Those at Yad Hashmona said they tried to make clear that their opposition to same-sex unions was based on their opposition to what they see as sinful behavior. But from the outset, when a receptionist told one of the lesbian women that they did not allow homosexual weddings at the kibbutz, the women portrayed them as bigots who hate homosexuals. This portrayal continued and was exacerbated in news media.

“I feel sad that we are being blamed for being hateful of others, [just] because we don’t want to take part in doing something against the Word of God,” Bar-David said. “First of all, from a village and community that was always known for being peaceful, loving and welcoming to others, we were shown by the media as a cult that rejects others and shows hatred to anyone who is not like us. We were accused by some people for thinking and acting like the Nazis.”

The general tone in the media against the kibbutz continued at the trial, with members accused in court of carrying on the spirit of the Holocaust. All arguments that the kibbutz had a right not to endorse behavior it sees as immoral or ungodly were ignored. The lesbian couple’s lawyers compared members of the kibbutz to people who discriminate against others because of the color of their skin.

“We said, ‘No way, it’s not the same thing,’” Ronen said. “What we are saying is that under democratic rule, let a religious place stay religious, let a religious place act religious and live in peace with its moral view. Why would you try to force them to accept you, against their beliefs?”

To make sure the couple understood, Ronen gave them an invitation to the kibbutz, she said.

“I personally said in court, ‘I am inviting this couple to come to my house for coffee and we’ll sit and talk about this. Yad Hashmona is open. You can always come visit. Come sit with us. Come eat with us, whatever you want. But you cannot get married here, because this is against God. We won’t be able to live with it in peace.”

Ronen said the members were hurt that the homosexual side in court disregarded their statements about Jesus’ love for all people and automatically dismissed them as hate-mongers for saying that homosexual behavior is sin.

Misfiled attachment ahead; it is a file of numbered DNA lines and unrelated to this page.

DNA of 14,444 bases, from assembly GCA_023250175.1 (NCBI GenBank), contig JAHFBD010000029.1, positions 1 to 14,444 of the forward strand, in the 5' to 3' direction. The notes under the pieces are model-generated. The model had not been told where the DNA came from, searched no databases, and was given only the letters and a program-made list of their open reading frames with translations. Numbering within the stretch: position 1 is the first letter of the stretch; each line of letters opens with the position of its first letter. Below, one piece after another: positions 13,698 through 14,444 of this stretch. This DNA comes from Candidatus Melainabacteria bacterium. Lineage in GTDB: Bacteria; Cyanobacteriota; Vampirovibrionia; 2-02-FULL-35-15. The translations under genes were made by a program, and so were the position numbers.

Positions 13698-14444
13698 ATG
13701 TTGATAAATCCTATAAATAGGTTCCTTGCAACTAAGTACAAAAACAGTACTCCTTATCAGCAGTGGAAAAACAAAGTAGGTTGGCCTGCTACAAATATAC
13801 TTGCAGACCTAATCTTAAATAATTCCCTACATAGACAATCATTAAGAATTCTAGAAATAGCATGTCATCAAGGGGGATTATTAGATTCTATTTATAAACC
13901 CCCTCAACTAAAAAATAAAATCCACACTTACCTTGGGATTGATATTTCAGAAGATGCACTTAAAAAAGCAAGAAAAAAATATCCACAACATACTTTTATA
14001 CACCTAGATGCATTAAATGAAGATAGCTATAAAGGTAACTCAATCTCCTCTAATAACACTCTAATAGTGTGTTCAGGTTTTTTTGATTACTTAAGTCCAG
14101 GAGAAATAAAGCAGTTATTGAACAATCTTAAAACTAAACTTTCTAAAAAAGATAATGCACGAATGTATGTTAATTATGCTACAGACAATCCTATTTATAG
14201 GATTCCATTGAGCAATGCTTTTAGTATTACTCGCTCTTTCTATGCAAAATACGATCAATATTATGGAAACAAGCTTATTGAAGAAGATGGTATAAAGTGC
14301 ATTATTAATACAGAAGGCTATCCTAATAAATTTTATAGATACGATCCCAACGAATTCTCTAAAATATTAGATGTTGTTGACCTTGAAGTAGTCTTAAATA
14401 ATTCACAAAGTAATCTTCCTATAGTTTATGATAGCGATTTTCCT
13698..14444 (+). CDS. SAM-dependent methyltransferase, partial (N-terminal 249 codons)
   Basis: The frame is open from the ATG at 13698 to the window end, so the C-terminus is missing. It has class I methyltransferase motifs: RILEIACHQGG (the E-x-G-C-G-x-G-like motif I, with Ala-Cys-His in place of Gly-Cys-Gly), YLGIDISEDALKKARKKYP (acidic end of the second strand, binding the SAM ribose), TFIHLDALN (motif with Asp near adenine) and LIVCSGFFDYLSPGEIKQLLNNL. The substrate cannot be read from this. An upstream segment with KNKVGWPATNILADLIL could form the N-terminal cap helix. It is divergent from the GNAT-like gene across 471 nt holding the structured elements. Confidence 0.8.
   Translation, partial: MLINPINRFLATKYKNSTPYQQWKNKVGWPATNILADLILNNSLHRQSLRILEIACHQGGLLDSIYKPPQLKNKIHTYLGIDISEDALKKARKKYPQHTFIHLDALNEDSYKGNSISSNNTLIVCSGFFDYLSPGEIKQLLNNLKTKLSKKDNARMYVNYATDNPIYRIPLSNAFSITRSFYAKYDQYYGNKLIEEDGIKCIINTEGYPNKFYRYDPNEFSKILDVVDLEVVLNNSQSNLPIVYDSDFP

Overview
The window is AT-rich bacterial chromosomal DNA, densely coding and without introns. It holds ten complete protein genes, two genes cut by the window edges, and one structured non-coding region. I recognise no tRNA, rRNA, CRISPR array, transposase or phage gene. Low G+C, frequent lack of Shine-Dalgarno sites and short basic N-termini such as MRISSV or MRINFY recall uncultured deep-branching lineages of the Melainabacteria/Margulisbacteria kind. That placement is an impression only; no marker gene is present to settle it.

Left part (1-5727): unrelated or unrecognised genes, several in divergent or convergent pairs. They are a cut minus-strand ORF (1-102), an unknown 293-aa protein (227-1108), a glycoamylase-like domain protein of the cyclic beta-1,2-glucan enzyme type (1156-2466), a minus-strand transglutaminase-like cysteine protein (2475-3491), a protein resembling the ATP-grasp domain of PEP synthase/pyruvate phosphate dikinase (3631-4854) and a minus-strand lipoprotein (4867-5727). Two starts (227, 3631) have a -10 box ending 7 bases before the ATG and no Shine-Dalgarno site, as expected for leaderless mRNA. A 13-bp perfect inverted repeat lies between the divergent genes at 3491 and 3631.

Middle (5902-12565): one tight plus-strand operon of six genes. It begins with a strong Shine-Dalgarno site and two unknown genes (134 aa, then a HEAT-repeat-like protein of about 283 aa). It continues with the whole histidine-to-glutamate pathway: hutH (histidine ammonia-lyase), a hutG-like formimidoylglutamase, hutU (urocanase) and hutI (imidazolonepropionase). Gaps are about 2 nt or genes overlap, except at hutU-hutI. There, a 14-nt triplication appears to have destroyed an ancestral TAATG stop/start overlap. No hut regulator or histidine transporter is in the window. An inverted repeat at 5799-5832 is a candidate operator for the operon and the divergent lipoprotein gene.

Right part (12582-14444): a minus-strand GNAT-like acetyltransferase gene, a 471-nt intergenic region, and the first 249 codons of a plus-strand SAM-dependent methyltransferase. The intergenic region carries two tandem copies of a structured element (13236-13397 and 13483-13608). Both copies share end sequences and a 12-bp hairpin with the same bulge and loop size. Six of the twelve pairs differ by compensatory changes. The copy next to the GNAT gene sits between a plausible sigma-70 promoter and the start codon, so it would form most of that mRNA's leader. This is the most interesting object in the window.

“They said it is hatred, at some point one the brothers of one of the girls there said, ‘People like them – the same kind of spirit was in the Holocaust.’ He even took it that far, it was terrible.”

The couple never accepted the invitation.

Disbelief

Members of kibbutz are in a state of disbelief over the quashing of the appeal. Ronen said the verdict was “unbelievable.”

“It’s unbelievable that in a democratic country we cannot follow our conscience and say to a couple like that that they can’t get married here,” she said. “We lost because the judge basically said that the law in Israel does not allow a place that has a business license to discriminate.”

Bar-David said the initial verdict and the loss of the appeal saddened him.

“I feel sad that people are getting so far from God and celebrating the victory of sin,” he said. “I feel shame that this behavior is now officially becoming ‘normal’ and accepted. I feel that we are getting closer and closer to the days when being a follower of Jesus – Yeshua – will not be accepted anymore, and that those who would like to stay faithful will have no choice but to be set apart from the ‘normal’ society.”

Ronen said the community was unsure whether or not to appeal.

“There are people who really want us to appeal, and they say, ‘Go forward with this, move forward with this, appeal it because it is serious.’ But the people in Yad Hashmona don’t really want to appeal it, because every time we go through this, there’s a very, very negative reaction and a very difficult one. So the question is, ‘Should we appeal and fight for our rights, or should we accept it?’”

She said that although “the morals of the world are not quite in our favor,” she personally would like to continue the appeals process.

“I am like Paul in that sense,” she said. “I think you should fight all the way until the end, if you can, for what is your right. Let’s go all the way up. If we lose, we lose.”

As for the future of the business, Ronen said the kibbutz is waiting, hoping and praying.

“You know, if the body of believers in Israel were big, what I would do is close the hotel completely, close the business and open it as a Messianic center or a Believers Center in Israel,” she said. “But the truth is there aren’t that many believers in this country, so it’s not like it has big enough activity, so it’s something to think about, and pray.”

There are approximately 20,000 Messianic Jews living in Israel, according to the U.S. State Department. The total population of Israel is 7.9 million, according to the Central Bureau of Statistics.

With all the problems those at Yad Hashmona face, they are resilient and convinced they are doing the right thing.

“The community in Yad Hashmona had and has a heavy responsibility to be a witness and testimony to the nation of Israel,” Bar-David said. “Right now we were the ones who had to carry the flag and suffer the cost…This case and decision was first of all against God and only then against us. It will not stop us from loving and praying for those who wish to attack us.”

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Comments

  1. We can’t let this happen in a land where our Lord Jesus Christ walked. It is indeed across the borders. Jesus is our king… He is holy …

  2. the courts uphold gay rights but trample on Christian rights
    very discrimatory
    Everyones rights must be upheld not just laws that support one group